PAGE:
The purpose of this study was to examine the impact of the Maryland School Performance Assessment Program (MSPAP) and the Maryland Learning Outcomes (MLOs) on mathematics classroom instruction and assessment practices, professional development, and student learning. The data sources included questionnaires for principals, mathematics teachers, and students, as well as student performance on MSPAP over a 5-year period. Ninety elementary and middle schools in Maryland participated in the study. The results indicate that principals and teachers tended to support MSPAP as a tool for making changes in instruction, teachers were making some positive changes in mathematics instruction because of MSPAP (based on the questionnaire data) , and the schools for which teachers reported that MSPAP had a greater impact on their mathematics instruction had greater MSPAP performance gains in mathematics over the 5 years.

Marion, S., & Leather, P. (2015). Assessment and accountability to support meaningful learning. Education Policy Analysis Archives, 23(9), 1–19. Retrieved from

From the abstract:
This paper presents an overview of New Hampshire's efforts to implement a pilot accountability system designed to support deeper learning for students and powerful organization change for schools and districts. The accountability pilot, referred to as Performance Assessment of Competency Education or PACE, is grounded in a competency based educational approach designed to ensure that students have meaningful opportunities to achieve critical knowledge and skills. These opportunities are judged by the outcomes students achieve and not by inputs such as seat time. Therefore, students must achieve these competencies before moving on to the next major learning targets and/or graduating from high school. High quality performance assessments play a crucial role in the PACE system because of the need to have assessments that measure the depths of student understanding of these complex learning targets. Performance assessments are used as both summative and interim measures in the PACE system as a way to document student learning of the competencies and to support remediation or extension interventions. The paper describes the system of assessments being implemented as part of the PACE pilot as well as providing a discussion of the technical quality issues the state is working to address as part of this accountability pilot. For example, being able to produce valid and comparable annual determinations for all students each year is a considerable technical challenge as well as documenting the degree to which all students are held to the same threshold expectations (equity). The paper concludes by relating the PACE initiative to the push for deeper and more meaningful learning for students.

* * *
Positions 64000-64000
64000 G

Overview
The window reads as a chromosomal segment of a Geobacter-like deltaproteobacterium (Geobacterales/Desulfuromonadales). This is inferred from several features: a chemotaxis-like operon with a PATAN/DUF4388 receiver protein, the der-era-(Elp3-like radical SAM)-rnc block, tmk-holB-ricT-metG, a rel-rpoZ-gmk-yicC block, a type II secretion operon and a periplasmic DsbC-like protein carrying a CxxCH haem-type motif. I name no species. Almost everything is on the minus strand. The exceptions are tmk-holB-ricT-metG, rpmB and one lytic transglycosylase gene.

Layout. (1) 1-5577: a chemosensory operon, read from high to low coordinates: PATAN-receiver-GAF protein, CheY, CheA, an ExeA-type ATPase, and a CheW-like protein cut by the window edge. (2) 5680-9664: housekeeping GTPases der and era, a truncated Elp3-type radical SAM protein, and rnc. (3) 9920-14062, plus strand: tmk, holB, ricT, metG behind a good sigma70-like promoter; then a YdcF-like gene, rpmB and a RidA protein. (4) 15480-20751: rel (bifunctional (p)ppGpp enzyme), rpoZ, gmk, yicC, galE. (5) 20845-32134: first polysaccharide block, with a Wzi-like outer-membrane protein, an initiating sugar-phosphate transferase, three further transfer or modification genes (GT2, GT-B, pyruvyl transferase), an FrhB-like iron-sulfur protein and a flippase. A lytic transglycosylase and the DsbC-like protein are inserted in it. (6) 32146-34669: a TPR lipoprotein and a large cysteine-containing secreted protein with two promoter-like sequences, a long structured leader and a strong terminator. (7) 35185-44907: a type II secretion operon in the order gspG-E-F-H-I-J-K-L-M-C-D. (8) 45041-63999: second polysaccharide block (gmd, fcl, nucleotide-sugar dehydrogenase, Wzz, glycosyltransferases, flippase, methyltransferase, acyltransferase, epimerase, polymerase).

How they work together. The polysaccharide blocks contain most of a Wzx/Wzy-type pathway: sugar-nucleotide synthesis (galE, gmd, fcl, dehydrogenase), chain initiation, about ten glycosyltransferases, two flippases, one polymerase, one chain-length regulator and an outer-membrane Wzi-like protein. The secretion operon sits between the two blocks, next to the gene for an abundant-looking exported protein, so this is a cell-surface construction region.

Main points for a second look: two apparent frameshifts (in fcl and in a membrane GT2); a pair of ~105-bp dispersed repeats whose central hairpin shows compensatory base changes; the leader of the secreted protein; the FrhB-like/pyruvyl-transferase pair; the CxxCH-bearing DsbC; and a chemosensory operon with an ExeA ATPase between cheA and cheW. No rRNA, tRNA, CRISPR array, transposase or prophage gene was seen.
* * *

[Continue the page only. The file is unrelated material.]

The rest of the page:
National Research Council. (2014). Developing Assessments for the Next Generation Science Standards. Washington, DC: The National Academies Press. Retrieved from

From the introduction:
The committee will make recommendations for strategies for developing assessments that validly measure student proficiency in science as laid out in the new K–12 science education framework. The committee will review recent and current, ongoing work in science assessment to determine which aspects of the necessary assessment system for the framework’s vision can be assessed with available techniques and what additional research and development is required to create an overall assessment system for science education in K–12. The committee will prepare a report that includes a conceptual framework for science assessment in K–12 and will make recommendations to state and national policy makers, research organizations, assessment developers, and study sponsors about the steps needed to develop valid, reliable, and fair assessments for the framework's vision of science education. The committee's report will discuss the feasibility and cost of its recommendations.